Cyprus Editorial: Nicosia needs ‘knowledge region’, not 6-star hotel

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All the fuss and hoopla about a Qatari sheikh wanting to build a six-star luxury hotel across the street from the Hilton, makes one wonder where these ludicrous stories are generated and who gets to benefit (financially speaking) from such a project.
On the other hand, events organisers and customers may be right to complain that not much seems to have happened at the Cyprus Hilton in recent years as regards repairs and expansion work. There had been plans to resolve the parking issue as all the vacant lots are taken up people from nearby offices or airline staff shuttled to Larnaca airport who enjoy the free parking for the whole day.
However, these and other shortcoming are no reason for the Nicosia Chamber of Commerce recently to get all hyped up recently and call for the abandoned Philoxenia to be transformed into a luxury hotel and conference centre.
Nicosia cannot compete with the 1000-plus capacities of coastal hotels that make their bread and butter from conferences and incentive travel. The capital should at least look to fix up what it already has and then start talking about new and ambitious projects that, similar to the glorious ego-driven plan for the Centre for the Arts, will be abandoned soon after Cyprus ends hosting the EU presidency in 2012.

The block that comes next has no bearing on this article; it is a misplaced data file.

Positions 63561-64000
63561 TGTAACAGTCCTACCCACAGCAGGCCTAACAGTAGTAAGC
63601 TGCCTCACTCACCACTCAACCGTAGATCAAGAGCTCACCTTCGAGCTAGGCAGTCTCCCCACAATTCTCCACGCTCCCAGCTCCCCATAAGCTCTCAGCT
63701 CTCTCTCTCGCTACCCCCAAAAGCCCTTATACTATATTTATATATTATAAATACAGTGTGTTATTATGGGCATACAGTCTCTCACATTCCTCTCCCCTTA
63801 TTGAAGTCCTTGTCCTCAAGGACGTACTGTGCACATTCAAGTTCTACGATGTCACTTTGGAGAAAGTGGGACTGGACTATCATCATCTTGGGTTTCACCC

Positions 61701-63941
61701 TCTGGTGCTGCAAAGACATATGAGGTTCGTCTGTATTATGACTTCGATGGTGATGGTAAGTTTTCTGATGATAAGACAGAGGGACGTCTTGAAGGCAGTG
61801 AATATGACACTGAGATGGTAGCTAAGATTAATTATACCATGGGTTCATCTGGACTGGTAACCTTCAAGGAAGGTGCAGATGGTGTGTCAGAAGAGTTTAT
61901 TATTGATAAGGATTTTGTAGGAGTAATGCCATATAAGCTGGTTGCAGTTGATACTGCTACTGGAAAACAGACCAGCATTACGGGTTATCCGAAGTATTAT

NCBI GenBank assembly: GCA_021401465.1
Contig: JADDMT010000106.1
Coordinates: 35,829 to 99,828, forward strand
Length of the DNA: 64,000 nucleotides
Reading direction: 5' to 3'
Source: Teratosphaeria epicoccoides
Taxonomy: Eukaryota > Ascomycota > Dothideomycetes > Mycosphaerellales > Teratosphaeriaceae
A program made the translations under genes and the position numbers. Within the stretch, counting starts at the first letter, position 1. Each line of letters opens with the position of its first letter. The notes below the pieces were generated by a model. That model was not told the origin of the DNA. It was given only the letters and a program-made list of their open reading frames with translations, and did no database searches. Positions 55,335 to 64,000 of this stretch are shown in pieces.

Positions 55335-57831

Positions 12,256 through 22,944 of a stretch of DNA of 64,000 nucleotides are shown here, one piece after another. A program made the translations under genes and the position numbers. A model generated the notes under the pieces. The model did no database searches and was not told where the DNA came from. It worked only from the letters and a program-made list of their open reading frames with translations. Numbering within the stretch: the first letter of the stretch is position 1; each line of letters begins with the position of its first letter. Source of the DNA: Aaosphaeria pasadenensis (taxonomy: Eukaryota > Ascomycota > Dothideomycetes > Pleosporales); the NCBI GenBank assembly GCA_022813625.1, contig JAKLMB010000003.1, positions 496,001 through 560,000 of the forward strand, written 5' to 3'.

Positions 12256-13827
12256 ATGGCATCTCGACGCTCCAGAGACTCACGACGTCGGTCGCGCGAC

The Qatar plan smacks of personal interest that will cost the taxpayer more to maintain when the owner decides a few years from now that it is no longer commercially viable and will look to offload it on the government.
The proximity of the state-owned land to the University of Cyprus could only suggest that it be used to develop the “knowledge region” concept in Nicosia, as suggested by the university’s own rector, Stavros Zenios, in a number of recent public presentations. Besides, if the government owns the land, then obviously it will cost it less to build a new project there, as opposed to having to buy existing land elsewhere at commercial rates and burden the taxpayer even further.
Building anything else would be futile and not in the interest of the capital and the national in general.